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Can someone explain this to me - nuclear reactors

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Seawater is often used to cool reactors. That's why so many are located on the coastline. Others are located by rivers or lakes. This (very long) article explains the process, but the snippet below sort of says it all:




"In a nuclear plant, beyond some minor chlorination, the cooling water is not polluted by use - it is never in contact with the nuclear part of the plant but only cools the condenser in the turbine hall."


I'm not sure if the situation in Japan is more complicated because fuel rods have been exposed. I'd ask my husband (who is in the power industry), but he's away at a meeting right now.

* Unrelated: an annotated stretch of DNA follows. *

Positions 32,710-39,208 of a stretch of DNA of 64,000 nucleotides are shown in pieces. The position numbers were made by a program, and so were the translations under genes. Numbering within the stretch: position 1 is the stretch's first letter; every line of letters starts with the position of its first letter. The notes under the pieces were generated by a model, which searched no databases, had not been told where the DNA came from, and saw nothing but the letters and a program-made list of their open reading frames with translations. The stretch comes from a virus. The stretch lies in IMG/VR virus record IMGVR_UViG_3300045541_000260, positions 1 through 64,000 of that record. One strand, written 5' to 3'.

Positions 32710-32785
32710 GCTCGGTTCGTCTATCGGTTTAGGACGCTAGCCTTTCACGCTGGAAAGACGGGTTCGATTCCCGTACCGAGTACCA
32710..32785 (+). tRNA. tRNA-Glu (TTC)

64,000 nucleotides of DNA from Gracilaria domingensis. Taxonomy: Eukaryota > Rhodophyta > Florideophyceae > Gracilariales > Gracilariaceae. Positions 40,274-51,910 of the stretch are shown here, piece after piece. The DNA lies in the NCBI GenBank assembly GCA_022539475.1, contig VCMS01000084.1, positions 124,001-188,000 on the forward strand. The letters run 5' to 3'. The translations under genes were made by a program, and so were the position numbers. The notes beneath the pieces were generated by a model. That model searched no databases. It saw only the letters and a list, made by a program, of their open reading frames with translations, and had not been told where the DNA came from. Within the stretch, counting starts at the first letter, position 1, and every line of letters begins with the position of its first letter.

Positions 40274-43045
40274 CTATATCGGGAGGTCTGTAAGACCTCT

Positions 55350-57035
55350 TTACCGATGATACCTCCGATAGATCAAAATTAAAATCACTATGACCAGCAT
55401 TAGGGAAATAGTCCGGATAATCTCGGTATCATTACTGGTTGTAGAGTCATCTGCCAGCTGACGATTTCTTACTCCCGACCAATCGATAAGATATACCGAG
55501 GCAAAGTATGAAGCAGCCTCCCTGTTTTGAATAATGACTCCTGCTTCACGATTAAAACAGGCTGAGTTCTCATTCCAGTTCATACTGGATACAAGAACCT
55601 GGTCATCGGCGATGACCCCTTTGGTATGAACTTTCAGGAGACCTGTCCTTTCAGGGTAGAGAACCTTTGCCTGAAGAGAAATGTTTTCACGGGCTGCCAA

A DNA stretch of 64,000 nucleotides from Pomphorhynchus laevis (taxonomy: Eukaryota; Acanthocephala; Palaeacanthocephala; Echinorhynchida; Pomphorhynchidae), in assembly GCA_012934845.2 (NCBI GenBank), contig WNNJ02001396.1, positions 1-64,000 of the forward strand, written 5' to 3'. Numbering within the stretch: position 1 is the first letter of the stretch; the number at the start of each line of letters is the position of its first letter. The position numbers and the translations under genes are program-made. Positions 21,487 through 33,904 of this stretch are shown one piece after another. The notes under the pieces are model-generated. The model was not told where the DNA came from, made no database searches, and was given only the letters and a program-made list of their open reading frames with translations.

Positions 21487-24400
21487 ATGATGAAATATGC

Edited by Mejane
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I can't find the article now, but I think the situation in Japan is a bit different than usual in that once the rods are exposed, the materials inside can heat up to such a high temperature that they begin chemically reacting with the metal around the rods. I believe this has already happened in Japan; an article I was reading the other day said that one by-product of those chemical reactions would be a hydrogen-containing compound; that could have been the cause of the explosions, which were caused by hydrogen reacting with oxygen either in the air or the sea water being used to cool the rods.

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